Andy Owen also reflected on the importance of literature and storytelling in creating empathy. Sharing stories of people suffering of PTSD because of their war experiences can help people to better understand how it feels to suffer the aftermath of conflict, increasing understanding and helping to fight the stigma that surrounds mental health issues, especially in the military environment. Regarding the importance of storytelling in dealing with trauma, Andy Owen also spoke about his collaboration with the War Writers Campaign and their work with veterans and PTSD professionals. The aim of this charity association is, through written awareness, to change the social perception about veterans’ issues and to promote mental therapy through the literary world and through creative writing. It is possible to find out more about War Writers Campaign at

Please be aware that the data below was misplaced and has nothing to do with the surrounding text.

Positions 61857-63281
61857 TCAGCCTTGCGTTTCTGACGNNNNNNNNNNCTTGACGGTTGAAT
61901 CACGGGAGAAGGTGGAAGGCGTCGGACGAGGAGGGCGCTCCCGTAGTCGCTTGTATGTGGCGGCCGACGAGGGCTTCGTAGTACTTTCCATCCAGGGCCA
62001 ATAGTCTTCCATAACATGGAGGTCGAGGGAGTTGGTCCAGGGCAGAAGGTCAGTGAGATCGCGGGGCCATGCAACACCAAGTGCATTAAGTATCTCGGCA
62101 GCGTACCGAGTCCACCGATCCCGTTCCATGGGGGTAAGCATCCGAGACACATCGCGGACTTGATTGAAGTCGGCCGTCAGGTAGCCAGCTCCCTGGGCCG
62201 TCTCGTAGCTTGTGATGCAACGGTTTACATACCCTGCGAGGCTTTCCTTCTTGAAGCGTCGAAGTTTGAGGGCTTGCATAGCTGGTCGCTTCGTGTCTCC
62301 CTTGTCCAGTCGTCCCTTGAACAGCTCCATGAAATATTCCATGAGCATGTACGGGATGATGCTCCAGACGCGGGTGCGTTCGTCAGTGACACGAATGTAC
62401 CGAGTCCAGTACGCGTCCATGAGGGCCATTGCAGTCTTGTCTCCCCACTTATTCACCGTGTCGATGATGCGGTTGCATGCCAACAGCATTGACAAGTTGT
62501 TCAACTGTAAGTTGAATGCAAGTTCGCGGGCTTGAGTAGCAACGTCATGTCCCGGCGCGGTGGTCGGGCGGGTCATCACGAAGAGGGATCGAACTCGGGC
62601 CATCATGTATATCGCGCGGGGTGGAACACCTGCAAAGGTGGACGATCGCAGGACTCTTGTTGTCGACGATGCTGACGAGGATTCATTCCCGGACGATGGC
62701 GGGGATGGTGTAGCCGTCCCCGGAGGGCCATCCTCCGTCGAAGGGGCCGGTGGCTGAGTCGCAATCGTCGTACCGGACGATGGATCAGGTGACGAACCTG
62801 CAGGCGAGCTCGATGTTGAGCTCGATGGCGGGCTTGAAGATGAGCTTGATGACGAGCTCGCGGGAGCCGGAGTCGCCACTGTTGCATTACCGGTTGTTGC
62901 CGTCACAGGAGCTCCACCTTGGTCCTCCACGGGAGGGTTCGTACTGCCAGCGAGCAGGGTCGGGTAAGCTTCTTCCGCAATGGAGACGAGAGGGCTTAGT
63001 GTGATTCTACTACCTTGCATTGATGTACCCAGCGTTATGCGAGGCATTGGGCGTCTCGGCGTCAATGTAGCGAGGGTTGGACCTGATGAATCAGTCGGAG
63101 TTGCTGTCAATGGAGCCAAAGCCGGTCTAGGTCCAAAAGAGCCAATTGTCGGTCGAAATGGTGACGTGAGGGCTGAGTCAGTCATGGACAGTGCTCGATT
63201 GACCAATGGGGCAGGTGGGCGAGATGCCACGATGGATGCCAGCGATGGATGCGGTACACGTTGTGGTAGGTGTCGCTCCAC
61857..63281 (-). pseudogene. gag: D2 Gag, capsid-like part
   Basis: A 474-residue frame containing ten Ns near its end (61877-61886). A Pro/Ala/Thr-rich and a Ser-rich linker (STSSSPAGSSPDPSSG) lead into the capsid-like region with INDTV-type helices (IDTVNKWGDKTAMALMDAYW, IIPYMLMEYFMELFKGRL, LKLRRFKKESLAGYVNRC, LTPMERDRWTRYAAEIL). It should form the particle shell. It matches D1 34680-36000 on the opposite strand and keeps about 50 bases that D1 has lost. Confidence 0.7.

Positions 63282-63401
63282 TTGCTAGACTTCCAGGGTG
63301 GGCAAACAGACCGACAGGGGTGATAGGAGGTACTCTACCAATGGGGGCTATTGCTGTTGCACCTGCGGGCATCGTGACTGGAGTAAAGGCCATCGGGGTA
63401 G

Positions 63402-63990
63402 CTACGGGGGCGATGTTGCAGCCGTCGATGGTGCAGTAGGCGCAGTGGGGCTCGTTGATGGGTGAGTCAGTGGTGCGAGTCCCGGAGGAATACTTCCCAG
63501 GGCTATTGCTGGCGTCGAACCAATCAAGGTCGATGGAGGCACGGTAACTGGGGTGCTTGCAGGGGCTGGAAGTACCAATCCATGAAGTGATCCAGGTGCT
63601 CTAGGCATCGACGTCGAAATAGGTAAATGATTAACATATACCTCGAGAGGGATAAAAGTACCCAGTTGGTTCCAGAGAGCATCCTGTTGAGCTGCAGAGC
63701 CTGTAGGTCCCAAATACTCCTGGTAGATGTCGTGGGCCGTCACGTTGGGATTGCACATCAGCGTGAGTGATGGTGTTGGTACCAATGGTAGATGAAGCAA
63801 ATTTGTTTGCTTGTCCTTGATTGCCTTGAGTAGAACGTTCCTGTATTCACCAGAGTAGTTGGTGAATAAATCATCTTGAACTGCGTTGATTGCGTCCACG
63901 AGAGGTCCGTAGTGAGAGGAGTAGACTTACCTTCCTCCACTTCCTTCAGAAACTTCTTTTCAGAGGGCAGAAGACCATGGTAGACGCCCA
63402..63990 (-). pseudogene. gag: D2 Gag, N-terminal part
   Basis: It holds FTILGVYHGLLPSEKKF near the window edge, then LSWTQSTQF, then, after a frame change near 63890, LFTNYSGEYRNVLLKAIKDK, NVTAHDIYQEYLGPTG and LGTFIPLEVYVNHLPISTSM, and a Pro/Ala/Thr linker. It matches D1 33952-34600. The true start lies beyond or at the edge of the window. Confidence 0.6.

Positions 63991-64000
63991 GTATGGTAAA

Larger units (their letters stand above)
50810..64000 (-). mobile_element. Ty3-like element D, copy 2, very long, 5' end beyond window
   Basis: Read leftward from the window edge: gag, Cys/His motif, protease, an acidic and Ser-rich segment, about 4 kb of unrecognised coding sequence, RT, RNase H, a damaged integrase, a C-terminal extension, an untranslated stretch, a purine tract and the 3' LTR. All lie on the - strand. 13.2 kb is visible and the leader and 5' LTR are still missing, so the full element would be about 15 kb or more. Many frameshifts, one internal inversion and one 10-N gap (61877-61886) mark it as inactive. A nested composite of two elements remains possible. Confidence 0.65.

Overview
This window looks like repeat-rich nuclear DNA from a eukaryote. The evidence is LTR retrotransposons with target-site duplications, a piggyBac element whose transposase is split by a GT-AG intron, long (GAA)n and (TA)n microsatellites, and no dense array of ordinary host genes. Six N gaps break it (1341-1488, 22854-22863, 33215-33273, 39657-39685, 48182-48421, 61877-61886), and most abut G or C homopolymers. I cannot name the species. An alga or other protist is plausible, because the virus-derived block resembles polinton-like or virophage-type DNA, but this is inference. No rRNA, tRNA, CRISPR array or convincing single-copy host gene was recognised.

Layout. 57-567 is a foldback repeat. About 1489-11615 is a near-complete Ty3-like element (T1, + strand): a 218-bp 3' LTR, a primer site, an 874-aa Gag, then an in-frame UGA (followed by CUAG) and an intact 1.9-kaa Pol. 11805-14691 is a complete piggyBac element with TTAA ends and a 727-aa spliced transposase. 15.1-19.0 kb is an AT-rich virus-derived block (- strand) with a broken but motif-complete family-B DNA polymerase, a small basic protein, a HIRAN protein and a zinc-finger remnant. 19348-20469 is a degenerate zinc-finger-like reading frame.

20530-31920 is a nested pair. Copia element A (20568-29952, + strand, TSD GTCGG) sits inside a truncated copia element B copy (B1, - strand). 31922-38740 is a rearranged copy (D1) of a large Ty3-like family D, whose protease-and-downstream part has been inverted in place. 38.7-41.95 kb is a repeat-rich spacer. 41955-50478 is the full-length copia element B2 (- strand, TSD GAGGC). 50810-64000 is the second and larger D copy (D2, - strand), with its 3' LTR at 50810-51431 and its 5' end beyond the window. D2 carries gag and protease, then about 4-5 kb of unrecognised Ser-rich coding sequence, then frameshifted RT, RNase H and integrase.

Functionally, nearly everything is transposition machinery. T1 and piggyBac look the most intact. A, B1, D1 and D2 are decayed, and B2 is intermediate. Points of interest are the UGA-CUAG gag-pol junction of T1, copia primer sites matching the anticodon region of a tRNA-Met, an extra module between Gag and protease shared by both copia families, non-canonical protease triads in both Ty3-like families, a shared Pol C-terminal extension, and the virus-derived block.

http://www.warwriterscampaign.org/ and more about Shoulder to Shoulder, another association that helps veterans with mental health issues in Glasgow and with which Andy Owen collaborates, at http://timebank.org.uk/shoulder-to-shoulder .


Read Nicoletta’s interview with Andy Owen tomorrow on Point Zero.

York Literature Festival: James Montgomery Performance. “For books, my friend, are charming brooms”.


By Nicoletta Peddis

On Wednesday the 22nd of March, as a part of York Literature Festival, Dr. Adam Smith guided the audience through the life and poetry of James Montgomery delivering an engaging performance combining readings of Montgomery’s poetry with interesting insight of the biography of this complex historical character.

Trailer for Adam Smith's performance on Montgomery at Sheffield's "Festival of the Mind" in 2016.